It's less about what other people are able to accept and more about what the individual artist is able to accept. (and sometimes the individual artist is only able to accept what will be accepted by other people -cough-) and like, I guess, it's just a process of working this out.

I have not personally been able to work out what I want to create that I think can make it past my personal obstacle course, but I guess there's still something to be gained from acknowledging that it's a process, and I'll just... keep making stuff and chucking them through the course. See what comes out that's at least under my max threshold for embarrassment.

Aaaaand in that sense... Maintaining this site has been one big practice in Putting Stuff Out There. I'm not 100% sure where my max threshold for embarrassment is, it shifts constantly. So I'm continuously making tiny edits to this place as I discover that certain parts have passed the threshold. It's been insightful, I think, for my own process, witnessing myself make split decision changes and removals to old content that I used to think was okay, every single time I update this place with a new entry. I don't think I would be interacting with my own sense of standards to this degree without the intention of posting stuff to places. This comes with good and bad. I dunno. Maybe one day I'll decide this entire place passes the threshold and I'll delete it all. I hope it doesn't come to that, because I do like this place, at the time of writing.

Written: 03/12-2021

Treasure hunting and building houses, or: My obsession with creating stories and OCs

Since I learned how to make them, my stories and characters have never left my side. There was maybe one point in my life where they did, and that was during a time I could barely engage with any of my hobbies due to anxiety.

I guess you could say that much of what I do, I do for my characters. They're my #1 motivation in life. I study and work because of them. I strive to stay open-minded because of them. I look into new fields and topics that I would have never looked into otherwise because of them. Anything that would interest one of my characters is something I'm interested in too by default.

It's a strange relationship. Aren't these characters just me, then? Do I express my "self" in the form of characters?

I don't really like thinking of my characters as myself or even putting many of my own traits in them, I am my own person. (I also happen to feel animosity towards characters that are too much like myself...)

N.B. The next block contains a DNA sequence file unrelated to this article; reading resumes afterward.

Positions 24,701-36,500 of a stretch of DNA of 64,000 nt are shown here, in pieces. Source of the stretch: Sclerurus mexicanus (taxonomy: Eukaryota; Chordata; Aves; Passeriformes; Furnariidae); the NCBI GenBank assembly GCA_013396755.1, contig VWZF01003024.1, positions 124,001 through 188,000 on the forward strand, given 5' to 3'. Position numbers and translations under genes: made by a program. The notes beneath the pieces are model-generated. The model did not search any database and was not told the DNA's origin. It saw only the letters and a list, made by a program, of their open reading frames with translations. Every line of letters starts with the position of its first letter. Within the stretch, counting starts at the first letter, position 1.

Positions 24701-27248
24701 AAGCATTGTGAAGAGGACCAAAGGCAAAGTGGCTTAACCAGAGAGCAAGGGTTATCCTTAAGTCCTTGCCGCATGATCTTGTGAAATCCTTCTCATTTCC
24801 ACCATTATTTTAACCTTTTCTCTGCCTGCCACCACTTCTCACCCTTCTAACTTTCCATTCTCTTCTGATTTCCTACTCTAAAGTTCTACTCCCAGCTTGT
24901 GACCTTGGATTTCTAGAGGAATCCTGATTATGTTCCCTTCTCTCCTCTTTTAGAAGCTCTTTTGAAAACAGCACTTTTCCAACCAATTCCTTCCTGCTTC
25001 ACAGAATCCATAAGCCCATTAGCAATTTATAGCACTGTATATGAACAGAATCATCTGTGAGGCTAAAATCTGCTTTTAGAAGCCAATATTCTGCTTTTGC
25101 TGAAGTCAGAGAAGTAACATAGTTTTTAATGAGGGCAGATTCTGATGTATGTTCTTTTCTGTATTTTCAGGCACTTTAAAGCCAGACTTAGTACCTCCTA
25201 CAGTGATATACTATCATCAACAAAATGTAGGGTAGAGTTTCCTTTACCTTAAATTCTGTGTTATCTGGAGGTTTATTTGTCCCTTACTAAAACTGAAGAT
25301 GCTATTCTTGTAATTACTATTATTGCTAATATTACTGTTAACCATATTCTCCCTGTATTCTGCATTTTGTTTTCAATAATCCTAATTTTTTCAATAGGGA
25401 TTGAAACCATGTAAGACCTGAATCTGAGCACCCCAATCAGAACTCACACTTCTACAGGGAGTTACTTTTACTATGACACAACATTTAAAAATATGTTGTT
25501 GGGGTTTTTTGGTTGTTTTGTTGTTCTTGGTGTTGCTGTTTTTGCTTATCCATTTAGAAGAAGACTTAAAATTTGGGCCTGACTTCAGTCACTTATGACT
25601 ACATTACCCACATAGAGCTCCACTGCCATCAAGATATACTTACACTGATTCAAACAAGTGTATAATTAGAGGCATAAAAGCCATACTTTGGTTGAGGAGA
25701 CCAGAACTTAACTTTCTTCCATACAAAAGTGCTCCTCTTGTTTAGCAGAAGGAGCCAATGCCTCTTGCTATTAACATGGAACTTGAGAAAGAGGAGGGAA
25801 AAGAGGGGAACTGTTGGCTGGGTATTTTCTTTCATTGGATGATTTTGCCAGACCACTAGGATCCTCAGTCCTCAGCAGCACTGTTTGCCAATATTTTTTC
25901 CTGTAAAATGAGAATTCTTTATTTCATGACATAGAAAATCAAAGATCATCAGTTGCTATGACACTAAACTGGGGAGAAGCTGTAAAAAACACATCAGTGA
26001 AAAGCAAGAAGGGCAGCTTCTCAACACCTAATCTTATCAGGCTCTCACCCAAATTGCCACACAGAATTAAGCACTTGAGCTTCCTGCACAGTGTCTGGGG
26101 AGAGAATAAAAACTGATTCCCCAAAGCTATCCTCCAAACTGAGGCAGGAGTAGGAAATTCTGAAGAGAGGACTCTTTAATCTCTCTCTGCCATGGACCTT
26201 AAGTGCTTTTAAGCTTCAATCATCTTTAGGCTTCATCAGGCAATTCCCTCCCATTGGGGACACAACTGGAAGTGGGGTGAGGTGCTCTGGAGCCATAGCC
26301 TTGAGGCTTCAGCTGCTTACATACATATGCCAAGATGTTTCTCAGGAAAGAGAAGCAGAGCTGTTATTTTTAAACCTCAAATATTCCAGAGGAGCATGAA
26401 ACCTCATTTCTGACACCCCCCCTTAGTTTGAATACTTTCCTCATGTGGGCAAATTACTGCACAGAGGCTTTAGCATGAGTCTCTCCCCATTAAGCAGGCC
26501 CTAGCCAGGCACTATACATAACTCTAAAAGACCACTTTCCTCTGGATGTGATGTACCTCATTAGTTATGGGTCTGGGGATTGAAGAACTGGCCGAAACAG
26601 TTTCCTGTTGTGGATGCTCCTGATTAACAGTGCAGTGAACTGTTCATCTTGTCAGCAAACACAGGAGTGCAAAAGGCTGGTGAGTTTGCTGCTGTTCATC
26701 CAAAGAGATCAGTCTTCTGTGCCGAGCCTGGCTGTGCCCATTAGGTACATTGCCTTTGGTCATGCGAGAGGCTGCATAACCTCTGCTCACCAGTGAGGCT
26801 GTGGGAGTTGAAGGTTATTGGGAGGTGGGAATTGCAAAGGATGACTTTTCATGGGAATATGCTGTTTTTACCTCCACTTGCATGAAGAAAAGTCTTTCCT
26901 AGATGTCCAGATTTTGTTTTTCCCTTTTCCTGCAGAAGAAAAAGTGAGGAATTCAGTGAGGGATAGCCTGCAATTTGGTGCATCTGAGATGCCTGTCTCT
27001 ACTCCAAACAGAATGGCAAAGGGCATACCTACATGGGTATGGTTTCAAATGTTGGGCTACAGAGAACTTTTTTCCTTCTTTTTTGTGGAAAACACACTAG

(Related topic of interest: Fernando Pessoa and his countless heteronyms with rich, detailed histories and inner lives)

But perhaps my characters are some Other force that I've happened to give a form. They're inspired by the events around me, the people I meet, the media I consume, the concepts I come across, and the things that move my heart. For some reason I'm unable to just go "wow, that's cool" and move on, I have to examine why I think it's cool and inject it into my work.

Let me try to clarify what my process is like.

  1. Something interests me or sparks an imagined "what-if" scenario, and it's enough of a force that it motivates me to come up with a premise, scenario, or character
  2. I continue developing and adding more characters based off of imagined interactions and scenes (sometimes just the idea of a single scene is enough to spur on the creation of everything else)
  3. The characters are thrown into the world and their interactions with both each other and the environment are observed. It's all about "what-if"s
  4. I turn the dials on different character traits and continue to reshape the setting to see which combinations yield the best results
    • I'm looking for treasure, and my reactions are the metal detector. This metal detector is my most valuable tool in the whole process
  5. Repeat steps 1-4 until treasure is found
  6. The treasure is fleeting. If I want to share it, I need to figure out how to coax it out again. At this point, it's not so much that I'm trying to express the treasure that I found, but trying to create a home for it to come back to and live in. Wait, this is treasure is getting pretty anthropomorphized...
    • In a way, I'm creating monuments dedicated to the discovery of the treasure and to channel good luck so that treasure can be found again
    • Another way to put it: I was struck by lightning, and because I'm a massive masochist, I now want to build a lightning rod so that I can hopefully increase my chances of getting struck again
  7. I look into my toolbox for things I can use to build this home. If there's something missing, I go look for it.
  8. If I want to share the wealth and prosperity with others, then I need to figure out how to make this home stable and hospitable for human beings. What I end up creating should ideally be understandable to people without scaring the treasure away.
    • The treasure is fickle and timid. Its weakness is being mistaken for something else. Being too specific or too vague can be poison.
    • The treasure is easy to lose track of. Being too consumed with the process of building risks forgetting the initial purpose. But this is also how we can find new things. It's give and take.
      • Imagine: you joined a group to play soccer with in order to get in shape, but you all ended up being such good friends that you end up hanging out and messing around more than you actually play soccer. The initial purpose was lost, but new things were gained. Is this ultimately a net loss? Or a net gain?

Note: Steps 1-2 could come from the same process that's described more in depth in steps 6-8, honestly. In the end, it's all about finding something worthwhile in the imagination and wanting to coax it out enough to share with others.